W. Phillip Keller, author of A Shepherd Looks at Psalm 23, grew up and lived in East Africa surrounded by herders. He explains much of what happens resembles those shepherds in the Middle East. For eight years, he was a sheep rancher and was engrossed with the stories of the Bible. He therefore uses natural phenomena to provide insights into supernatural truth. Keller points out that present day city dwellers miss biblical teachings because they are unable to relate to nomadic folks who live in simplicity.

He brings to bear a shepherd’s insight to this Psalm. He empathizes with David himself and refers to Psalm 23 as “Davids Hymn of Praise to Divine Diligence.” With “I shall not want,” God points out that in our lives like sheep, we will be free from friction, for he has prepared an ideal banquet for our every need. God leads us to “still waters.” He doesnt want us to toil on dry, semi-arid soil without having deep, clean, and pure water to drink. A situation which is ideal for sheep thats grazing.

God “restores my soul.” This happens when sheep becomes distressed, but heres God ready to comfort and give them rest. In “paths of righteousness,” he is the assurance that his flock will strive. Even as they “walk through the valley,” is an indication that our savior knows first hand the terrain of our lives, just like any shepherd who leads his sheep in mountainous territory.

“Thy rod and thy staff” brings sheep comfort, as they are guided by a loving, and caring savior. “Thou preparest a table,” Keller feels this is similar to the feast on Table Mountain near Cape Town, Africa. “Surely goodness and mercy shall follow me all the days of my life,” is everlasting care exercised over the sheep. “I will dwell in the house of the Lord for ever,” climaxes this proud and joyous Psalm.

Psalm 23 is considered the nightingale of Psalms. Its the epitome of feeding, guiding, governing, and defending the sheep. Its climax terminates in everlasting rest not one of sorrow and pain, but joy, hope, and pleasure. We can say, “O death, where is thy sting!” “Thy rod dost comfort me,” as we journey and feed on his Holy Word. Here, we reach the zenith, and are guests of Gods everlasting banquet. Keller captures it all in his wonderful little book.

The Special Gift Of Healing

In his lifetime Jesus Christ performed many miracles (Jn. 7:31). Among them was a leper who was healed by his touch and he told him to tell no man, but show himself to the priest (Mt. 8:4). The Lord promised to heal peoples waywardness and to love them freely (Hos. 14:4). God was going to restore their health and heal their wounds (Jer. 30:17). For healing, we are encouraged to confess our sins to each other, and pray for each other (Jas. 5:15-16).

Dutch Catholic priest, professor and theologian Henri Nouwen (19321996) asked, “Did I offer peace today? Did I bring a smile to someones face? Did I say words of healing? Did I let go of may anger and resentment? Did I forgive? Did I love? These are the real questions. I must trust that the little bit of love that I sow now will bear many fruits, here in this world and the life to come.” Undoubtedly, Christians can do many small things to be miraculous gifts to others. It isnt necessarily to do big things to have great results. Smaller ones are just as important.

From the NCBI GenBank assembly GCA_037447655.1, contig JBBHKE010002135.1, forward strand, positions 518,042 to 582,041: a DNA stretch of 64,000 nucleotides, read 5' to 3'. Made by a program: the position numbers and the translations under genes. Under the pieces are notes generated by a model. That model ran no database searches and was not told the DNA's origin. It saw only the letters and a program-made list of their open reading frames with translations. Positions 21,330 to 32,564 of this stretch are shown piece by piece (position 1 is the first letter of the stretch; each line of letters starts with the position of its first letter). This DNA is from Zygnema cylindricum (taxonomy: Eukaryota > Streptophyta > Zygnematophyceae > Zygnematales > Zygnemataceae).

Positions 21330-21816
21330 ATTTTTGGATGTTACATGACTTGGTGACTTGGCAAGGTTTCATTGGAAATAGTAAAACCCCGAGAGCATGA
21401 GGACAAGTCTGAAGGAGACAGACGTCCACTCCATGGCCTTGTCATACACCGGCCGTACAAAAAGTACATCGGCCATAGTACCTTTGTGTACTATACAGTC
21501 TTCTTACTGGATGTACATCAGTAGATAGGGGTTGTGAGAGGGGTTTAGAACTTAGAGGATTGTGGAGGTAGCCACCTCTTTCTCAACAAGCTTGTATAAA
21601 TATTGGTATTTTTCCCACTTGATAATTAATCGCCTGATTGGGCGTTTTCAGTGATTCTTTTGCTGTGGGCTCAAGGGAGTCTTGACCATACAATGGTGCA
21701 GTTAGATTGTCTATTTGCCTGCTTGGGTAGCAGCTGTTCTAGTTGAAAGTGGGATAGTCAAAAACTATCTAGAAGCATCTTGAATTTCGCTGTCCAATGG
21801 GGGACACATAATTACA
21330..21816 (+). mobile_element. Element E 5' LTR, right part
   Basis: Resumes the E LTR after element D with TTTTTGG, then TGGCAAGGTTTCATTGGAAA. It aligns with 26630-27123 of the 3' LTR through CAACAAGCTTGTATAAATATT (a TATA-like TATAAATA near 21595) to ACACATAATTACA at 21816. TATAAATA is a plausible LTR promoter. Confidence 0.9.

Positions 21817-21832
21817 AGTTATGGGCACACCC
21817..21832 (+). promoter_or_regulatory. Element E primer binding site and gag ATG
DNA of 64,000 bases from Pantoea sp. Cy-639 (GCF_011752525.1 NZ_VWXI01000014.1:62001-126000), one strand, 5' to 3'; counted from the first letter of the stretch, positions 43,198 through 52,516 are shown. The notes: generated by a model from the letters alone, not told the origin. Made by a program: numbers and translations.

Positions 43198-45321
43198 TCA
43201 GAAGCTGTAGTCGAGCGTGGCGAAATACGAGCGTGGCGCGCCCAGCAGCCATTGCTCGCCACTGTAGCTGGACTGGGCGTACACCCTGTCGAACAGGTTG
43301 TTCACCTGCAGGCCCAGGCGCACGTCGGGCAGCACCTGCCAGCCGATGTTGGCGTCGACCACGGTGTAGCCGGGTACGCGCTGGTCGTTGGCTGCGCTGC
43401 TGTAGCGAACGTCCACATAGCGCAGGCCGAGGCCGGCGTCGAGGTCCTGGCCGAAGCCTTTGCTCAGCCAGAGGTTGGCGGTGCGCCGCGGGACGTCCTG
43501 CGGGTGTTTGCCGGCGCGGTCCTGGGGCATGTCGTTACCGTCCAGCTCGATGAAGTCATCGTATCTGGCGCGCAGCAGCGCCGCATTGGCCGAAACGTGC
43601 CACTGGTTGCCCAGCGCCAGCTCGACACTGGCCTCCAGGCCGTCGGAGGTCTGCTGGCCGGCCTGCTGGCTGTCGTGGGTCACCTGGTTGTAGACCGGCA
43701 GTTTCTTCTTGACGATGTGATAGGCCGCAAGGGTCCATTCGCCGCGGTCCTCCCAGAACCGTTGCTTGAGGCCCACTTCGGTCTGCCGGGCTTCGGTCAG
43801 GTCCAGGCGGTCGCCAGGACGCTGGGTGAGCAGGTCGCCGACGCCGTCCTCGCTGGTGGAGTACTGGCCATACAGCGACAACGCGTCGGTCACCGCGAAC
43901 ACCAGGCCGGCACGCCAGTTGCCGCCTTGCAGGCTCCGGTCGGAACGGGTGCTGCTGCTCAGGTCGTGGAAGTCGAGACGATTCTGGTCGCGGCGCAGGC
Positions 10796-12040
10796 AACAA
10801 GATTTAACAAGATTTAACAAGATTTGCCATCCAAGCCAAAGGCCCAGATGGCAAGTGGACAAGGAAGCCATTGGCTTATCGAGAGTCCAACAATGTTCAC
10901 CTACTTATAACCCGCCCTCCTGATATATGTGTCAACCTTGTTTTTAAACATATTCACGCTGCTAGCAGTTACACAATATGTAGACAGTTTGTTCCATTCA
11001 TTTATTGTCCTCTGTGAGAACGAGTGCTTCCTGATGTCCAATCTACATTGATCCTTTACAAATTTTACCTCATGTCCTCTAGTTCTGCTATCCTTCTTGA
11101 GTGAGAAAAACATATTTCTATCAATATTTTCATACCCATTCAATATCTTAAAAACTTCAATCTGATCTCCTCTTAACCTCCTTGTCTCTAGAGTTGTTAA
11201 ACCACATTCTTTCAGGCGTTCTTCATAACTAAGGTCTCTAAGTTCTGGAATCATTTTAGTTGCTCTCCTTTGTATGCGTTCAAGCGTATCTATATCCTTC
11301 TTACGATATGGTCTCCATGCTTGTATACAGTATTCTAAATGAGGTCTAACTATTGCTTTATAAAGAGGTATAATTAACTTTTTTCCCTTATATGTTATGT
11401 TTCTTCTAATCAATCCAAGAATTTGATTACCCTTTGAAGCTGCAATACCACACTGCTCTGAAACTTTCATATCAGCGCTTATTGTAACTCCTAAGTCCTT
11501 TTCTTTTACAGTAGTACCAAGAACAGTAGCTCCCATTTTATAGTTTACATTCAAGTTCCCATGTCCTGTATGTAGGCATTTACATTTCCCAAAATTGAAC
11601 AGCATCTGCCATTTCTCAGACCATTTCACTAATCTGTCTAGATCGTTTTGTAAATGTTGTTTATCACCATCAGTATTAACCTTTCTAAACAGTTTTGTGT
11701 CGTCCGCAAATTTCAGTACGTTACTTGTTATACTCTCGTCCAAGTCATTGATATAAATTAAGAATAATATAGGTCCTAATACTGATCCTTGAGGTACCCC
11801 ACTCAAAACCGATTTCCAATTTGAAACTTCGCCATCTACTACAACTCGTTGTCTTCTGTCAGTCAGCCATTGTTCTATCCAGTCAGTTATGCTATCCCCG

Growth is essential in giving. This comes in different forms with many meanings. Max de Pree (b. 1924), businessman and writer stated, “We need to give each other the space to grow, to be ourselves, to exercise our diversity. We need to give each other space so that we may both give and receive such beautiful things as ideas, openness, dignity, joy, healing, an inclusion.” Such lasting transformations come in beneficial ways. As they contribute to growth and understanding, healing takes place. These manifestations take time and ought not be rushed. We should persevere in doing good works.

Loving Friendships

The 38th vice president of the United States, Hubert Humphrey (19111978), remarked, “The greatest healing therapy is friendship.” Its ideal to have good friendships. They enable us to interact freely, explain our personal concerns, and solve problems. Good friends are able to give us honest opinions. These are a free gifts that bring joy to our hearts. In times of worry their musings soothe us. They comfort and provide hope about living.

These benefits come to people who appreciate us, for who we really are. They know our faults but accept us and are a blessing to our families. Indian spiritual master Sai Baba (18351918) explained, “Love one another and help others to rise to the higher levels, simply by pouring out love. Love is infectious and the greatest healing energy.” In love a healing balm encompasses us. We come to know our brothers and sisters care about what we do. We count on them for their support. These attributes make us realize that they care about our welfare.

Positive Faith

People hear good and bad things about religion. But Author and literary critic Christopher Hitchens (1949 – 2011) was positive about it. He believed, “Religion is part of the human make-up. Its also part of our cultural and intellectual history. Religion was our first attempt at literature, the texts, our first attempt at cosmology, making sense of where we are in the universe, our first attempt at health care, believing in faith healing, our first attempt at philosophy.” Most people who are healed attribute this phenomenon to their beliefs in a faith and a loving God. As Hitchens explained that the gifts of religion are stupendous with far-reaching implications. People are therefore recipients of these special gifts which continue to shape their lives for the better.